Congressional Republicans have historically threatened to put the Department of Homeland Security (DHS) in furlough. Some have expressed a willingness to let the department run out of money.
Maybe we should.
The country isn’t any safer than it was fifteen years ago. In fact, it’s gotten worse.
The DHS started as a terrible reflex to the September 11th attacks. Those responsible for the agency’s implementation can hardly be blamed. It was chaos after 9/11 and then-president George W. Bush along with Congress were under massive pressure to take action to protect the nation. As a result, we got the PATRIOT Act and the DHS, and our culture of security began.
The DHS has had a chilling effect on the American public. We have been subjected to substantial suppression of our civil liberties, and law enforcement activity which would have been unimaginable twenty years ago is now routine for us.
For a budget upwards of 39.3 billion dollars, DHS sure is good at wasting money. In 2007, the department wasn’t even able to pass basic auditing because of its atrocious accounting system. The agency was responsible for 15 billion dollars in failed contracts in their first five years alone.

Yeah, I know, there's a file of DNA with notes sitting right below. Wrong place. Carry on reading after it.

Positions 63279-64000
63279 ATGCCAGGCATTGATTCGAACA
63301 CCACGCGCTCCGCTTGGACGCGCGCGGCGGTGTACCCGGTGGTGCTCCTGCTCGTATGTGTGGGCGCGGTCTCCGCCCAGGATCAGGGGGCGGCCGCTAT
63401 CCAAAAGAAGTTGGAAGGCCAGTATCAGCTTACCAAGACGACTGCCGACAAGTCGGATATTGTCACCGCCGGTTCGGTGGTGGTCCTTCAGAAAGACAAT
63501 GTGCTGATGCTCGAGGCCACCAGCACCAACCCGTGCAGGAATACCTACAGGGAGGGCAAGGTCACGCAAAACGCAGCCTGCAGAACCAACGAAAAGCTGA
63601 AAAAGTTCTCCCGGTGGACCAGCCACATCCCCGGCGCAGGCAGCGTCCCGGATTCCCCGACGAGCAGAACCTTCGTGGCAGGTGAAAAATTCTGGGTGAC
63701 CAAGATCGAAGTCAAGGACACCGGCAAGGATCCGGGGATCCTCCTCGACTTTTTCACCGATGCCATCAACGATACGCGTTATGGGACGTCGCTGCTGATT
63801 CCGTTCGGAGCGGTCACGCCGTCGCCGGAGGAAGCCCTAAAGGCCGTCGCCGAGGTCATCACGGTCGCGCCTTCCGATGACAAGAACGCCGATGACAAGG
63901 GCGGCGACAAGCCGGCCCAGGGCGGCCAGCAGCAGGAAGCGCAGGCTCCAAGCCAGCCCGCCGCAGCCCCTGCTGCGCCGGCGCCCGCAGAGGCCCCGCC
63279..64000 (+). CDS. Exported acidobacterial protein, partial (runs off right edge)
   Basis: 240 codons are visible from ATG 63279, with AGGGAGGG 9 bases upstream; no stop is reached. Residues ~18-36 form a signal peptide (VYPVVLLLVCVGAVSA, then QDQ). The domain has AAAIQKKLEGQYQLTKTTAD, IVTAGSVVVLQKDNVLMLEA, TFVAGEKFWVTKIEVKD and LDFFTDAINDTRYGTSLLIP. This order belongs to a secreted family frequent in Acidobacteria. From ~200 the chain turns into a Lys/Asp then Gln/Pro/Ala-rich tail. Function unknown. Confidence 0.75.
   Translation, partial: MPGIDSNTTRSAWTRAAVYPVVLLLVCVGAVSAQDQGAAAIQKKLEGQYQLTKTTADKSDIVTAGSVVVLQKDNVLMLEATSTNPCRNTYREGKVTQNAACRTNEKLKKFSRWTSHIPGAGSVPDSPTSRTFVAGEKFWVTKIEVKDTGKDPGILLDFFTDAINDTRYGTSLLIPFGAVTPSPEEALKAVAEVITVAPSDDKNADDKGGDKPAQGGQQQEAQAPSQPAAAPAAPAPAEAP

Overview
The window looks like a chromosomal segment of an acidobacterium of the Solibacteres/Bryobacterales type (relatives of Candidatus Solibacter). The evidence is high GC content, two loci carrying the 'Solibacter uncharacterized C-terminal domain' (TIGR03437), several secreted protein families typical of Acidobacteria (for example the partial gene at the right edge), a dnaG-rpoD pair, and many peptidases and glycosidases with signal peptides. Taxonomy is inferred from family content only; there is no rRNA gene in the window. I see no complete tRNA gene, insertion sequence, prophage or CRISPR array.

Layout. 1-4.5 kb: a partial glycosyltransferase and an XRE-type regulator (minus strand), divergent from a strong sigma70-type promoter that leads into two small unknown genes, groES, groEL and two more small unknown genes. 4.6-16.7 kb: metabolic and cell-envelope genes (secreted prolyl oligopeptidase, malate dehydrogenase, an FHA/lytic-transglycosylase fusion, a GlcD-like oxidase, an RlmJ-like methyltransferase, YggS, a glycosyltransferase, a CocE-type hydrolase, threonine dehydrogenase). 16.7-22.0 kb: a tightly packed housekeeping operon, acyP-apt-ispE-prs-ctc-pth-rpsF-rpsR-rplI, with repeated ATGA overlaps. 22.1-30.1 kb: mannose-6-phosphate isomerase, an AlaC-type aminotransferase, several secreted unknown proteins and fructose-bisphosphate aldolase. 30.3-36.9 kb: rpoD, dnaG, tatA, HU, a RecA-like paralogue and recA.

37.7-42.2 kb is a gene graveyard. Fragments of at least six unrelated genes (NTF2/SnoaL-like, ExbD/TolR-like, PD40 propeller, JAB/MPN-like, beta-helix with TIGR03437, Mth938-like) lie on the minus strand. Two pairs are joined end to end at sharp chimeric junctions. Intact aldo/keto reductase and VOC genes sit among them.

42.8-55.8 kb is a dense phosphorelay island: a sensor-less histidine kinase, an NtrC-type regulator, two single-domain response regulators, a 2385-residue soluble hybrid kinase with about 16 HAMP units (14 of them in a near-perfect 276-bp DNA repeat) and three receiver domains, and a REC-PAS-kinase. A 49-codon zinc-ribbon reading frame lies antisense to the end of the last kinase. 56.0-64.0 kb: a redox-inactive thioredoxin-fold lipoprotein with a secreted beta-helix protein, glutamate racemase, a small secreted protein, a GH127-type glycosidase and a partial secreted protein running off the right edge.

In 2005, Hurricane Katrina demonstrated just how abysmal the DHS’s disaster preparedness and response can be. People were stranded for days without food or water on the rooftops of New Orleans. Patients died for lack of medical supplies. Clearly DHS is not up to the job.
The purpose of law enforcement should be to protect, help and reassure people, not to make war on the public. Increased militarization of our police force is a huge problem in a free country. Cops are now armed with military-issue weapons, partially funded and provided by the DHS.
Do we need any more reasons to let the DHS run out of money? Perhaps it’s time to call their bluff.
Together We Can Survive Anything,
P.S. The dollar is DOA. Trillions of currency units have been printed. Near-zero interest rates have done nothing to stimulate the economy.
Now, up to 40 different countries are leaving the dollar.
Federal Reserve members recently held a private meeting in Washington, D.C. to discuss a disruptive new “monetary technology” that—if implemented—could wipe out the savings of millions of Americans.